I doubt you're going to find OTC meds/supplements that will make a huge difference to a bed bound severe ME patient, so the best hope is that they don't have ME. Maybe the most helpful thing you could do is figure out how to get in-home testing for potential alternative diagnoses in case it's something more easily treated.
     
    justy likes this.
  9. Sidereal

    Sidereal Senior Member

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    I was severe and bedbound until I addressed my mast cell issues with antihistamines. I am still largely housebound but I've made significant gains just by taking OTC allergy meds. These can be surprisingly effective if most of someone's symptoms are due to mast cell activation. Unfortunately, as you say, these meds were not tolerated.

    Some people with mast cell activation disorder have reported benefits from an OTC supplement called Daosin or Histame. This contains the diamine oxidase (DAO) enzyme needed for breaking down histamine. I personally haven't experienced any benefit whatsoever from this product, but I have heard from others who have. Elimination diets can be helpful too. In my case, dairy, wheat and eggs were big problems. I've also had to moderate my protein intake.

    I take it this patient is in the UK? Given how poor the testing is on the NHS, I wouldn't discount the possibility that the true diagnosis has not been arrived at. Severe fatigue and itching could be a sign of primary biliary cirrhosis, an autoimmune condition.
     
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  10. justy

    justy Senior Member

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    yes, Daosin has been tried with no effect. LDN is something they would like to try - not sure how to in UK? I believe laundry detergent etc has been ruled out.

    So impossible to get a severely ill patient tested by anyone for anything, especially without an interested GP. I am too far away to help with GP's etc. Everything takes so long and is complicated by not being able to speak for long etc.

    The patient would love more than anything to have their symptoms taken seriously and properly investigated, unfortunately this is not the case.

    Thanks for all the replies.
    Justy.
     
  11. minkeygirl

    minkeygirl Narcissism = lack of self awareness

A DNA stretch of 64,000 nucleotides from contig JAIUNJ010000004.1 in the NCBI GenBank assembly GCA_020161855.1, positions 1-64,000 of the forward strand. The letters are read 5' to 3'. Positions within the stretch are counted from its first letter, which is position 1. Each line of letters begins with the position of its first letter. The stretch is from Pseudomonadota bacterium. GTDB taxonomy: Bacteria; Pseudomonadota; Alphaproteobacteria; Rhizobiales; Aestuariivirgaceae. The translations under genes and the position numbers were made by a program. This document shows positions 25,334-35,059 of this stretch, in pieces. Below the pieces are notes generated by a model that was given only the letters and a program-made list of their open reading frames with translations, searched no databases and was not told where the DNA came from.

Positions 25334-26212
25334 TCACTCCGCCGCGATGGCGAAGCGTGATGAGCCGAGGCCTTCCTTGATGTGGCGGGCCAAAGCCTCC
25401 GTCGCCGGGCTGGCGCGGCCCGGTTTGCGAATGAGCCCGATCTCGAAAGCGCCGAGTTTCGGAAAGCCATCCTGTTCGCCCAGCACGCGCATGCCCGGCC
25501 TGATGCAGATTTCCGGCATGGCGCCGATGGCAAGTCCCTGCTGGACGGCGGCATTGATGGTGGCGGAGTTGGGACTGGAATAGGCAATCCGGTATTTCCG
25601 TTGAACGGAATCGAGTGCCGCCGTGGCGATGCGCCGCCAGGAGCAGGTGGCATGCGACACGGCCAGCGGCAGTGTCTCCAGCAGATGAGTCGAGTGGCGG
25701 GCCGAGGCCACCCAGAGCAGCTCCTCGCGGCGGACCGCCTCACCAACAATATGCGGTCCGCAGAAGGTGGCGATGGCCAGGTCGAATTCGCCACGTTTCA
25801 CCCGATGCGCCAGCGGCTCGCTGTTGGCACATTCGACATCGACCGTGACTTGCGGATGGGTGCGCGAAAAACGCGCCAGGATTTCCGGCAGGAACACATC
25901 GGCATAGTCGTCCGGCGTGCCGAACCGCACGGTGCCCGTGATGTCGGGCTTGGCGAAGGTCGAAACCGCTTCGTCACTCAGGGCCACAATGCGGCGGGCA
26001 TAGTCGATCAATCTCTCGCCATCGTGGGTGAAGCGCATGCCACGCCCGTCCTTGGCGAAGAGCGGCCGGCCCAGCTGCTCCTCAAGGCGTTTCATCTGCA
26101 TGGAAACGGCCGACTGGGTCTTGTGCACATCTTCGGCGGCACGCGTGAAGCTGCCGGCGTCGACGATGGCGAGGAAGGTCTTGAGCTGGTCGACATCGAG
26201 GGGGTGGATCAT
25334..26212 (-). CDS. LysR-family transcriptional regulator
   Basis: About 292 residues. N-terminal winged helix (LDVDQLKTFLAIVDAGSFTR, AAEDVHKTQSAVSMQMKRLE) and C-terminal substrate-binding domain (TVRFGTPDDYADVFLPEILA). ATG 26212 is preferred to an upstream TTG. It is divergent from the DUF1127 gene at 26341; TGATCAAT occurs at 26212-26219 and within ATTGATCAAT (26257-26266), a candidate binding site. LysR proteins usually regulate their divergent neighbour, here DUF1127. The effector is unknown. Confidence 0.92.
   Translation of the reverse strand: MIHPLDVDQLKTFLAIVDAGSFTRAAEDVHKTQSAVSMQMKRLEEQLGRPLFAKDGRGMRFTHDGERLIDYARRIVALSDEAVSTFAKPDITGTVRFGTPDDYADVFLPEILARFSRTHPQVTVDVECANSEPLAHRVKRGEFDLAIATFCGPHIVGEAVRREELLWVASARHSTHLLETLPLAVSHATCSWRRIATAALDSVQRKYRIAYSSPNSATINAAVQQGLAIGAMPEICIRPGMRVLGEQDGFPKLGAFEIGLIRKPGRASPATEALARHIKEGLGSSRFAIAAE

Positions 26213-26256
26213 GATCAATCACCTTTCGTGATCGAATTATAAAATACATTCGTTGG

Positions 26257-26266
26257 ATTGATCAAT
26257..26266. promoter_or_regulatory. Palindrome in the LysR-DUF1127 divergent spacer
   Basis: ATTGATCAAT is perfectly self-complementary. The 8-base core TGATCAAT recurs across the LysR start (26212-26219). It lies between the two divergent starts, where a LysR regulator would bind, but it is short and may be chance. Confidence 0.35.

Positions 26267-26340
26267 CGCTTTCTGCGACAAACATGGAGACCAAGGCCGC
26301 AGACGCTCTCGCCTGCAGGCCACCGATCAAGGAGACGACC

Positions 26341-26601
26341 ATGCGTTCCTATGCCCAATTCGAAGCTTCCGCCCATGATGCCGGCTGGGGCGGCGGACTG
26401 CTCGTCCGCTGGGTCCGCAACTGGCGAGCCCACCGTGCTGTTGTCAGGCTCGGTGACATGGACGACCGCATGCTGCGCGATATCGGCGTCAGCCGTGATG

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    I have found even .5 mgs of naltrexone really helps me. But you need an RX to get it unless you can find a pharmacy online that has a doctor on staff who will approve the RX.
     
  12. justy

    justy Senior Member

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    is it available by prescription on the NHS - what is it used to treat - can it be prescribed for Fibro?
     
  13. Cheesus

    Cheesus Senior Member

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    Go check out the low dose naltrexone research trust for some good information. They have an information booklet you can take to the GP. Unlike ME, FM has had two studies done on it with LDN both with good results. I advise taking these along too. You really need to build the evidence to convince the GP so you can walk in there fully informed otherwise they are more likely to dismiss it.

    To get it you have to get a prescription then send it off to a compounding pharmacy who will make it up for you (they don't manufacture it in those low doses so you need a compounding pharmacy). I think the LDN research trust has more info on this. There is a good pharmacy in Glasgow who will mail it out to you.

    Some primary care trusts will fund it, some will not. If they don't then there is a chance the doctors surgery might be willing to fund it, but again there is a chance they won't. If all else fails the person will need to pay for it themselves. I understand it is expensive but not prohibitively so for most.
     
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  14. brenda

    brenda Senior Member

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    The only thing that helped me when I was in such a state was diet. If the person can soak brown rice for 2 days and sprout it for a day or two, cook it for an hour and chew each mouthful for as long as possible say - 25 times, a couple of days of this should show an improvement and afterwards they can add vegetables and slowly build up the diet according to what foods are acceptable for their body. Once the rice is cooked, it can just be eaten, a small bowlful at a time with no more cooking required for a couple of days. I would stay well away from supplements until there is stability.
     
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  15. maryb

    maryb iherb code TAK122

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    @justy
    having had a really bad reaction to casein in yoghurt yesterday I remembered how bad food made me feel until I removed gluten, dairy sugar etc. I was lucky in that I was able to have testing as well and things like eg. peas... I didn't know I was intolerant to them but whenever I eat them I do get a reaction. I eat everything I'm intolerant to once in a while as they say its the best way if you are ever going to be tolerant again. Sorry for the ramble was just meaning to say please try taking some stuff such as gluten out of the diet, good idea from Brenda - introducing stuff slowly will give you some idea.